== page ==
Corea del Sur

South Korea death penalty abolition set back by Constitutional Court ruling - 25 febrero 2010

Amnesty International said it was deeply disappointed by the South Korean Constitutional Court's decision to uphold the death penalty on Thursday. In a five to four ruling, the Court stated that capital punishment did not violate "human dignity and worth" protected in the Constitution.

Protect migrant workers in South Korea

Migrant workers in South Korea are exposed to abusive work conditions including discrimination, verbal and physical abuse. South Korea was one of the

Corea del Sur “puede mejorar” en materia de derechos humanos - 24 noviembre 2009

Corea del Sur ha logrado avances en materia de derechos humanos en los últimos decenios, pero todavía puede mejorar, afirmó Irene Khan, secretaria general de Amnistía La secretaria general de Amnistía Internacional, Irene Khan, finalizó su visita a Corea del Sur con una declaración ofrecida en una rueda de prensa en Seúl.

'Room for improvement' on South Korea human rights - 24 noviembre 2009

South Korea has made progress on human rights over the decades but “room for improvement" remains, said Amnesty International's Secretary General Irene Khan. Amnesty International's Secretary General Irene Khan has marked the completion of her visit to South Korea by issuing a statement at a press conference in Seoul.

« Des choses à améliorer » dans le domaine des droits humains en Corée du Sud - 24 noviembre 2009

es choses à améliorer », a déclaré Irene Khan, secrétaire générale d'Amnesty International. Irene Khan, secrétaire générale d'Amnesty International, a marqué la fin de sa visite en Corée du Sud par une déclaration à l'occasion d'une conférence de presse à Séoul.

South Korea must establish an official moratorium on executions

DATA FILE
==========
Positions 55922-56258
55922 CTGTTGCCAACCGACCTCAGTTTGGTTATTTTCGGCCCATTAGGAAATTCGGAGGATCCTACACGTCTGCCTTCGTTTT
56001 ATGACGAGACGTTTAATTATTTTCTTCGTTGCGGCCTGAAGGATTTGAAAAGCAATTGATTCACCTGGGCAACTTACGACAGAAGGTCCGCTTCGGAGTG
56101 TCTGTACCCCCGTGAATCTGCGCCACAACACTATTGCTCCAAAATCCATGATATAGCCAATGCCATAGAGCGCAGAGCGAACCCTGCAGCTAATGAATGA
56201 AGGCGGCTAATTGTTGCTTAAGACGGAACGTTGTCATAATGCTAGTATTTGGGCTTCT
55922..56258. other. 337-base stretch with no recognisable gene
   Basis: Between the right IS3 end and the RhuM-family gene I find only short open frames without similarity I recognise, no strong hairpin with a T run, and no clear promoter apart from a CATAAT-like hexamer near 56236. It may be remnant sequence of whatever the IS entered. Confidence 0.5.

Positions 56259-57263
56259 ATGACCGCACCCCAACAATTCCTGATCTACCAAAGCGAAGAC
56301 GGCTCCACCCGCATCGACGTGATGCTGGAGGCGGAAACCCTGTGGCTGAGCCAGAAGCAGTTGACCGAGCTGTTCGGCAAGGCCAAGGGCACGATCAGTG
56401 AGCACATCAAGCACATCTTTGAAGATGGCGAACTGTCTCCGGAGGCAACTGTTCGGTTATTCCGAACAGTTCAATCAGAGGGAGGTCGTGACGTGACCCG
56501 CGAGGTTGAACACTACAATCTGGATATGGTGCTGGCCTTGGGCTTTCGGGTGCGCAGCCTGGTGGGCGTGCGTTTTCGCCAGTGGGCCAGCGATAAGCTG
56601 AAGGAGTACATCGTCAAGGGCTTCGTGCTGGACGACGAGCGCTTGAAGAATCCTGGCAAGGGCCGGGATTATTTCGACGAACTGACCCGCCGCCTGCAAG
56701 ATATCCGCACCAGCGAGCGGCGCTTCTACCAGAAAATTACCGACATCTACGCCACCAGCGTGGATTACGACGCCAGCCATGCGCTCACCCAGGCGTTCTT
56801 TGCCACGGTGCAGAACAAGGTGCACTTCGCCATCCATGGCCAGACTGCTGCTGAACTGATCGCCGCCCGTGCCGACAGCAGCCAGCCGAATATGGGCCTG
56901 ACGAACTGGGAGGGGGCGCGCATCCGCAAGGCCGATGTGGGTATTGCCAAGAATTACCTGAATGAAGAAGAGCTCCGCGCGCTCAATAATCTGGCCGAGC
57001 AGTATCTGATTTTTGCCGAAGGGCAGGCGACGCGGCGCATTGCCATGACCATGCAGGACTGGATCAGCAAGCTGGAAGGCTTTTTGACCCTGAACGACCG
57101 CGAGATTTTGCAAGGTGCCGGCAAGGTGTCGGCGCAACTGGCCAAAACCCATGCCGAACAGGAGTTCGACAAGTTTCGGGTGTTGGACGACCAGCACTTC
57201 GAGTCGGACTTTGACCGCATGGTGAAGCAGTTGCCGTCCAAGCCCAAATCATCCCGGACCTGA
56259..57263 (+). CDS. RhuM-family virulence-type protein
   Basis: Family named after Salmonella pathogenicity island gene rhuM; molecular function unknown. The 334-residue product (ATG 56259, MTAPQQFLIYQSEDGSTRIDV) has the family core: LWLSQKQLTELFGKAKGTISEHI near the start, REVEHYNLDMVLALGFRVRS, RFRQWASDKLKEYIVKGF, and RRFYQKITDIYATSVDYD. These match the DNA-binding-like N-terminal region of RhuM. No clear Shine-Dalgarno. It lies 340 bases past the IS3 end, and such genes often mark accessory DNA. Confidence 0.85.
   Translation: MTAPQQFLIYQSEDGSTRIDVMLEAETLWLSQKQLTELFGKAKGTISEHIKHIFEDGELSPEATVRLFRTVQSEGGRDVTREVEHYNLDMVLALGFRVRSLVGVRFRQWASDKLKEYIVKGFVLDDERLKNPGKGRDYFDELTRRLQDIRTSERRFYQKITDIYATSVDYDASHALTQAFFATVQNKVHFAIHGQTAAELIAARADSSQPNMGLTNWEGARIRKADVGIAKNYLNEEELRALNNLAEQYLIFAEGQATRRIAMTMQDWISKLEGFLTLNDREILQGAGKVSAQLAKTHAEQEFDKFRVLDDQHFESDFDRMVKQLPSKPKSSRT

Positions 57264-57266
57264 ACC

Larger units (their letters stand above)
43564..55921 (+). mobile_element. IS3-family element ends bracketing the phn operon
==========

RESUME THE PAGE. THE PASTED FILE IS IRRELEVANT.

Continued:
Since the beginning of 2009, Amnesty International has been concerned that the South Korean government is taking steps towards resuming executions. Sixty prisoners currently remain under sentence of death. As Lee Kwi-nam is appointed

Corea del Sur: Los trabajadores migrantes, mano de obra de "usar y tirar"

En un informe publicado hoy, Amnistía Internacional afirma que en Corea del Sur numerosos trabajadores y trabajadoras migrantes sufren violencia física, son objeto de trata con fines de explotación sexual o no perciben sus salarios durante largos periodos. 

Migrant workers treated as 'disposable labour' in South Korea - 21 octubre 2009

Many migrant workers in South Korea are beaten, trafficked for sexual exploitation and denied their wages for long periods despite the introduction of rules to protect their rights. Many migrant workers in South Korea are beaten, trafficked for sexual exploitation and denied their wages for long periods despite the introduction of rules to protect their rights, said Amnesty Inter Files:  Visiting booth at Hwaseong detention centre, South Korea, November 2008.

En Corée du Sud, les travailleurs migrants sont traités comme de la main-d'œuvre «jetable» - 21 octubre 2009

Bien que des dispositions réglementaires destinées à protéger leurs droits aient été adoptées, un grand nombre de travailleurs migrants en Corée du Sud sont brutalisés, soumis à la traite à des fins d'exploitation sexuelle et privés de salaire durant de longues périodes. Bien que des dispositions réglementaires destinées à protéger leurs droits aient été adoptées, un grand nombre de travailleurs migrants en Corée Files:  Parloir au centre de détention de Hwaseong. Corée du Sud, novembre 2008.

South Korea: Migrant workers treated as ‘disposable labour’

Many migrant workers in South Korea are beaten, trafficked for sexual exploitation and denied their wages for long periods despite the introduction of rules to protect their rights, said Amnesty International in a report issued today.  In the 98-page report, Disposable Labour: Rights of migrants workers in South Korea, Amnesty International documented how migrant workers often work with heavy machinery and dangerous chemicals without sufficient training or protective equipment and are at greater risk of industrial accidents, including fatalities, and receive less pay compared to South Korean workers.  “Migrant workers are vulnerable to abuse and exploitation largely because they cannot change jobs without their employer’s permission,” said Roseann Rife, Amnesty International’s Asia-Pacific Deputy Programme Director. “Work conditions are sometimes so bad that they run away and consequently, lose their regular status and are then subject to arrest and deportation.”

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